• Encourage customers to self-serve (low-touch). For information on how to grant your customers access to Feedback see, Grant Feedback access to customers.

Step 4. Create requests

When customers or prospects provide feedback over the phone or email, Pendo Feedback allows your customer-facing teams to add this feedback to a request, which your Product team can then use to make data-driven decisions about the product. For guidance on what to include in a request and how to tag it, see What makes a good request in this article.

To create a request on behalf of a customer or prospect:

1. Select Suggest from the top of the left-side navigation. This opens the request form.

2. Select you in Requested by you to change the requestor. This opens a search box. 

Submit_RequestedByYou.png

3. Enter and select the customer or prospect's name from the list.

The names in this list can come from multiple sources depending on your setup. Customer data can come from your Pendo snippet or your Salesforce integration.

Prospects are typically created manually, unless you're using Salesforce Opportunities to track prospect demand. If a prospect isn't listed, you can create them by selecting Add customer or prospect... and filling out the form.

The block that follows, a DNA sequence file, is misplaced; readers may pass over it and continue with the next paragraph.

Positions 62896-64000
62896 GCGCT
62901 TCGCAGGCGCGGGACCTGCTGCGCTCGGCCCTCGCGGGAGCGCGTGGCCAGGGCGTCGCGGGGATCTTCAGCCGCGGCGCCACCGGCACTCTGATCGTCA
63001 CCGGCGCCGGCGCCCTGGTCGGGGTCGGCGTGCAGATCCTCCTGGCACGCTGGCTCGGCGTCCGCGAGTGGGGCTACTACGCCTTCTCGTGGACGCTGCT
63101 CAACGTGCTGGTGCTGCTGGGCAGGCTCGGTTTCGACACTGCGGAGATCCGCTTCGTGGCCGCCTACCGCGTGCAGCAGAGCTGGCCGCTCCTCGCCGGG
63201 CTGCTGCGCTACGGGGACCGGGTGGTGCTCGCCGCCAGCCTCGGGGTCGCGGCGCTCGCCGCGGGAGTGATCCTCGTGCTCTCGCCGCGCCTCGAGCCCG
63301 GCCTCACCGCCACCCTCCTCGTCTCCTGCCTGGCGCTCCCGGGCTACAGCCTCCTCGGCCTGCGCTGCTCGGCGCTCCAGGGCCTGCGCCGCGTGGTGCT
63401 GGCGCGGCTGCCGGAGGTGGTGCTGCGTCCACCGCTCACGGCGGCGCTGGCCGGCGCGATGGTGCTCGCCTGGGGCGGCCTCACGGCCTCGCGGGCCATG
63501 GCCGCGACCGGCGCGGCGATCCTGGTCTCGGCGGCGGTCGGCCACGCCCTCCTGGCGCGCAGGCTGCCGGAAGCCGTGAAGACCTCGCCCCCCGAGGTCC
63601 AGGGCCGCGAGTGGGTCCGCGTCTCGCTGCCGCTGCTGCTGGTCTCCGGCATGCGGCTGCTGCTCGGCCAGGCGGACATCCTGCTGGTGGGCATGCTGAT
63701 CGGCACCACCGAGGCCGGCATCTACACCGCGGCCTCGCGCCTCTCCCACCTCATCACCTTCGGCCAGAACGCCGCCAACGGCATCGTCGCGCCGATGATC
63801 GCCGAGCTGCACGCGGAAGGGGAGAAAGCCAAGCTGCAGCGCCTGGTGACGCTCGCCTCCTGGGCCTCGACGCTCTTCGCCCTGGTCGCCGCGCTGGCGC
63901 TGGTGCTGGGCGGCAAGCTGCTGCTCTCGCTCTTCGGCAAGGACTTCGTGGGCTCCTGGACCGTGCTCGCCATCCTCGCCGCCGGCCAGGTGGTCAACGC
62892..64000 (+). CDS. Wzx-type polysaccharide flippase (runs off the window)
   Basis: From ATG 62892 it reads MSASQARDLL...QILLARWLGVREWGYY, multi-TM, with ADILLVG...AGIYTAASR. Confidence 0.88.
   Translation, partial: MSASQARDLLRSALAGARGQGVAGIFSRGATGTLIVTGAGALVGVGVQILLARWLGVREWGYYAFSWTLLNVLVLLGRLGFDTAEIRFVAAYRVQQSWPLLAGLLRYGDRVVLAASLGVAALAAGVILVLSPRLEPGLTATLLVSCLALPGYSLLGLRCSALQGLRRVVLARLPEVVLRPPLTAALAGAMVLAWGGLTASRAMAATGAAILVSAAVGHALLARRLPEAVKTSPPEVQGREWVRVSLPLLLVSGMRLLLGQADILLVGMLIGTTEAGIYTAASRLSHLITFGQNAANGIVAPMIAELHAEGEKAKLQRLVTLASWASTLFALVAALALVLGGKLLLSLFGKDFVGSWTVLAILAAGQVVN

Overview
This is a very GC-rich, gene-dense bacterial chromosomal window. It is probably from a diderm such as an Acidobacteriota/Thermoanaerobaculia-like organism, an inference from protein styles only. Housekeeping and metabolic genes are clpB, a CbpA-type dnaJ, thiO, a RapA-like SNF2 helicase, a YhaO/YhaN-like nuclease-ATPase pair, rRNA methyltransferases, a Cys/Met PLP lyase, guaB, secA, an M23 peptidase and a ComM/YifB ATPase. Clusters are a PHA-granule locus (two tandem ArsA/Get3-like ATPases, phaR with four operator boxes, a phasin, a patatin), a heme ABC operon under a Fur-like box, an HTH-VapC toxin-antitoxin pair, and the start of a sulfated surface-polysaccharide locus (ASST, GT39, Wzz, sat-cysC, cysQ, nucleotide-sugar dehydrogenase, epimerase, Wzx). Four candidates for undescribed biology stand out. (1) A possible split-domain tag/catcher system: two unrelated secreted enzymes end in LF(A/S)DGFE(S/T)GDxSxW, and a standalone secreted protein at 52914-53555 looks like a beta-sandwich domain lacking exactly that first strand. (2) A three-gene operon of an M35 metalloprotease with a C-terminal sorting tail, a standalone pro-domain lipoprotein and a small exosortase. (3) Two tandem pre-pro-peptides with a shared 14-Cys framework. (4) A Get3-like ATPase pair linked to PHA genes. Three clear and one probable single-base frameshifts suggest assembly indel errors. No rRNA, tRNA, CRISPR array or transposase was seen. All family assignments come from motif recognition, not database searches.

Submit_RequestedBy.png

4. Add the details of the request to the form. For guidance, see What makes a good request in this article.

After submitting the form, you are the "creator" of the request, but your vote isn't added. Instead, the user that you created the request for will have their vote listed in the Request activity box of the request details page.

Step 5. Update votes and priorities

As well as creating new requests, customer-facing teams can update existing requests on behalf of customers and prospects. This includes adding their votes to existing requests and updating their priorities on their behalf.

Add a customer's vote to an existing request

When you create a request on behalf of a customer, their vote is automatically added. You can add votes from other customers if you receive the same or similar feedback from them, rather than creating a duplicate request. To add a customer to an existing request: